Third: the initiative needs to be overseen by a small group of people who understand that they are managing a portfolio of high-risk investments. It is not only likely, but a given that a significant percentage of those investments will not pan out. In other words, preventing failure is not the key goal. Supporting promising new experiments and helping the mini-studios share learnings with each other is the goal.
This issue is not only relevant to large companies. Indie developers may not have EA’s resources, but that doesn’t mean they can’t adopt a portfolio strategy. My studio, Spry Fox, amounts to just 18 people in total when you include partners and contractors. But as of the time of this writing, we have five F2P games in simultaneous development, with five completely independent, tiny teams working on them. Each team is experimenting with original game designs and/or new business strategies, and each team is fully aware that the experiments they are conducting may not ultimately be successful.
It is possible that all our projects will fail. But if we succeed, we’ll have accomplished what very few large companies in our industry have been able to accomplish: a true portfolio process for developing innovative, original IP within new markets. I look forward to sharing the results of our efforts, be they successful or not, in my upcoming columns.
In the meantime, I invite you to ask yourself a question the next time you’re weighing the pros/cons of conducting a business or game design experiment: are you focused on all the ways the experiment could go wrong, or are you focused on how to make the experiment as efficient and educational as possible?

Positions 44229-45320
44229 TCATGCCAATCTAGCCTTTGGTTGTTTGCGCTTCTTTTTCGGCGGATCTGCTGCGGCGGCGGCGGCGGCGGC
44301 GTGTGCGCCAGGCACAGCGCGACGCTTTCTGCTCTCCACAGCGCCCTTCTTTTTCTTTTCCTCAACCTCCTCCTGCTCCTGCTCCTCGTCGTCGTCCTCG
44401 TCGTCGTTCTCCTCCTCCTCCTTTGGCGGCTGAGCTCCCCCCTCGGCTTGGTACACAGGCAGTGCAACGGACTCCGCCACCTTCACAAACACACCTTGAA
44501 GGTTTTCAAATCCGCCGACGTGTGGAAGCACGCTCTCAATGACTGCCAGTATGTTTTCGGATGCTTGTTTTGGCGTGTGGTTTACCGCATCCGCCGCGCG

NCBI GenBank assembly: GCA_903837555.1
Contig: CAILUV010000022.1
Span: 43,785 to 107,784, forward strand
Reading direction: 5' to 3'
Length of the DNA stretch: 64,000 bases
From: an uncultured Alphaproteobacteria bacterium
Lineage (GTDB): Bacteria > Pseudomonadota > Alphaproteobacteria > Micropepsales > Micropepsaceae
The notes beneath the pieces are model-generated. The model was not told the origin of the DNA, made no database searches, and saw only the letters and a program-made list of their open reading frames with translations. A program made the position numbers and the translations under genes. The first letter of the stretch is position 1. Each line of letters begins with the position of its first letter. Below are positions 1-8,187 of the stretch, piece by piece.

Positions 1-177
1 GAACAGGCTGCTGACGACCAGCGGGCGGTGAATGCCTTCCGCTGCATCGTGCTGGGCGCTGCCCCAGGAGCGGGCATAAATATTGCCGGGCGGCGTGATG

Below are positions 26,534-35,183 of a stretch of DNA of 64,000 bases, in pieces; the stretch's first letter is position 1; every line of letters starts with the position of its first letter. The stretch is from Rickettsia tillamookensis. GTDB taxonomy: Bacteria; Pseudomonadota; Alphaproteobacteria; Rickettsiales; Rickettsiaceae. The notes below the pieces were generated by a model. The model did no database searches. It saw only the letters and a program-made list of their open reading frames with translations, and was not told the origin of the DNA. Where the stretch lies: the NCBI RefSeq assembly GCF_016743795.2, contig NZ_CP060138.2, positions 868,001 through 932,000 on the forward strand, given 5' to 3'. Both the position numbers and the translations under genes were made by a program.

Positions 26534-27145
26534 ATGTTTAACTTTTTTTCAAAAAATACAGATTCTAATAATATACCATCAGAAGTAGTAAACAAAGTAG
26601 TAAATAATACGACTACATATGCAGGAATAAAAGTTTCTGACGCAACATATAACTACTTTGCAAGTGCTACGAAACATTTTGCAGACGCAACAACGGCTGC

A belated post to help explain why I’ve been so quiet on this blog as of late. :-)
Mama Eve and baby Aria are doing great; the former is glowing and the latter is a champion eater and sleeper! She’s also got awesome hair, like her papa. ;-)
When I posted debating F2P monetization back in August, it attracted quite a lot of attention. In the post, I argued that most F2P games cannot rely on purely aesthetic monetization features — not enough consumers are willing to pay for that alone.
Some folks were grateful for my post. Some folks were furious because they felt that I was advocating for the sale of items that “make a game less fair.” (I had done nothing of the sort, but it’s no surprise that the charge was leveled at me.) However you feel about it, here’s another proof point worth paying attention to. EA has been kind enough to share some details about the profitability of Battlefield Heroes before and after its development team resorted to selling items that impact gameplay.
I highly recommend reading this article, especially if you’re still convinced that Western gamers will reject “aggressively” monetized F2P games.
For a long while now, the video game industry has had a very simplistic definition of a “good customer” and a “bad customer.” A good customer is someone who pays you $60 for your game (and better yet, pre-orders it.) A bad customer is someone who buys a used copy of your game or worse, pirates it. The problem is, this worldview ignores a variety of important factors and doesn’t translate very well to the digital markets that most indies are focused on.
Tell me which of these people is the best customer:
- Customer A: pays 99 cents for a copy of your game immediately after launch, gives it a 1-star rating for some trivial reason and deletes it forever.
- Customer B: pays 99 cents for a copy of your game, gives it a 5-star rating and even tweets regularly about it, but is such a toxic presence in the forums and/or in-game that she drives other customers away.
- Customer C: pays 99 cents for a copy of your game and enjoys it, but never rates it and does nothing to promote it.